In any event, the EU and the US have had to accept a humiliating defeat of the opposition groups they supported in Aleppo. The French in particular have been extremely upset by the reverse suffered by their surrogates. (The attempt by Iraqi forces to retake Mosul with US support continues).

It has got to the point where now Iran and Russia and Turkey (along with Assad’s representatives) arrange meetings about the future of Syria where the EU and the US are not even invited.

But of course the EU and the US are full of high moral platitudes but have made it quite clear that they are not prepared to ‘walk their own talk’.

Countercurrents:

Yesterday, top Russian, Turkish, and Iranian officials met in Moscow and signed a declaration they billed as ending the US-instigated war in Syria. Coming after Russian-backed Syrian army units captured the key city of Aleppo from US-backed Islamist fighters, the deal shows that moves to improve ties between the three countries are continuing despite Monday’s assassination of Russia’s ambassador to Turkey, Andrei Karlov.

“Today, experts are working on the text of the Moscow declaration on immediate steps towards resolving the Syrian crisis. It is a thorough, extremely necessary document,” Russian Defence Minister Sergei Shoigu said at a meeting with his Iranian counterpart, Hossein Dehghan.

Shoigu dismissed US and European initiatives in Syria, declaring that “attempts to agree on joint efforts undertaken by the US or their partners were doomed. … None of them exerted real influence on the situation on the ground.”

The initiative was hailed by officials from Turkey, in a sharp turnaround from Turkey’s support for US-backed Islamist opposition militias in the early years of the war. “Now we are observing a very successful operation to liberate eastern Aleppo from fighters, the evacuation of the families of the opposition from Aleppo,” said Turkish National Defence Minister Fikri Işık.

Meeting with his Russian and Iranian counterparts, Sergei Lavrov and Javad Zarif, Turkish Foreign Minister Mevlüt Çavuşoğlu said cooperation between Russia, Turkey, and Iran had “brought about definite successes” in Aleppo. He said he hoped “to spread it to other districts of Syria.”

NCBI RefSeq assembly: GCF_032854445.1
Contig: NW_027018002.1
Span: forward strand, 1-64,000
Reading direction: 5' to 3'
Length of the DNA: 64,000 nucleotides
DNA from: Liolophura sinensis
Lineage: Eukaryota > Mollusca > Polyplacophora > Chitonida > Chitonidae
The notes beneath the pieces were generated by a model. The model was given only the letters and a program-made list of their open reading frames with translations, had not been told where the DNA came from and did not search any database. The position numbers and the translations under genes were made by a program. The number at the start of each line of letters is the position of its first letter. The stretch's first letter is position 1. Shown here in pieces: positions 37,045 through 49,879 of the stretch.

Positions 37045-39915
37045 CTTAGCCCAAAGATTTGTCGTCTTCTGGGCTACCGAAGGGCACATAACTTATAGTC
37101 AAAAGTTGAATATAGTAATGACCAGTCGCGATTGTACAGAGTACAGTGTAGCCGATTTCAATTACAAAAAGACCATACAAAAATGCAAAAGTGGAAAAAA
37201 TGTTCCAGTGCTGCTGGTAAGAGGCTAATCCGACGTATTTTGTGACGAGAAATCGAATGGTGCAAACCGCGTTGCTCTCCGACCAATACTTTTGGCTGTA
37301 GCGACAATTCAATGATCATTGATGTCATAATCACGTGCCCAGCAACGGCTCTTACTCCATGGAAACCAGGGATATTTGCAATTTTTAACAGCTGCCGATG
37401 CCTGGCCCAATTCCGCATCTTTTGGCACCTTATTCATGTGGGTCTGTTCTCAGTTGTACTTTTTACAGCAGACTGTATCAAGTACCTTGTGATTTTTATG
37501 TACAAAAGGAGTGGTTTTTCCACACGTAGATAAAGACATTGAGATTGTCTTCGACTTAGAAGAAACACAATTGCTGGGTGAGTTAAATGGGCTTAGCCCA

The expulsion of the Islamist opposition from Aleppo and developing collaboration between Moscow, Ankara, and Tehran mark a major setback for Washington and its European allies. For five years, US imperialism tried to topple Syrian President Bashar al-Assad by backing Islamist militias, a strategy it later expanded to include backing Kurdish nationalist forces in Syria, as well. While this operation was marketed as a revolution in the US and European media, it collapsed because the US-backed forces lacked any real popular support.

Though Turkey is a NATO ally of the United States, Ankara is reacting to the victory of the Syrian regime, Russia, and Iran in Aleppo by developing ever closer ties to Russia. During the launch of a Turkish-Russian joint investigation into Karlov’s murder, Turkish President Recep Tayyip Erdogan said Ankara and Moscow would “not let anyone harm Turkish-Russian relations.” …….

It could well be that if Trump’s administration starts a pull-back from NATO expansionism, the much feared departure of Turkey from NATO could be on the cards again.

…… Amid escalating damage to the Turkish economy and fears that NATO allies, notably in Europe, might not intervene to aid Turkey in a war with Russia, the Turkish regime shifted its foreign policy. It began mentioning a possible rapprochement with Russia and the Syrian regime. In May 2016, Erdogan discharged his prime minister, Ahmet Davutoglu, who had previously declared that he ordered the shooting down of the Russian fighter, and apologized to Russia.

This set the stage for Washington and Berlin to tacitly back a coup attempt that nearly succeeded against Erdogan on July 15, and which Ankara blamed on Gülen’s movement. It was reportedly averted thanks to timely warnings from Russia. This inflamed the already explosive tensions not only inside Turkey, but above all, between Erdogan’s government and the major NATO powers.

The Turkish government has reacted by manoeuvring ever more desperately between its ostensible allies in NATO and the major Eurasian powers, Russia and China. In recent months, amid growing economic ties between China and Turkey, Erdogan has repeatedly declared that Turkey might join the China-led Shanghai Cooperation Organization (SCO), claiming this would allow Ankara “to act more freely.”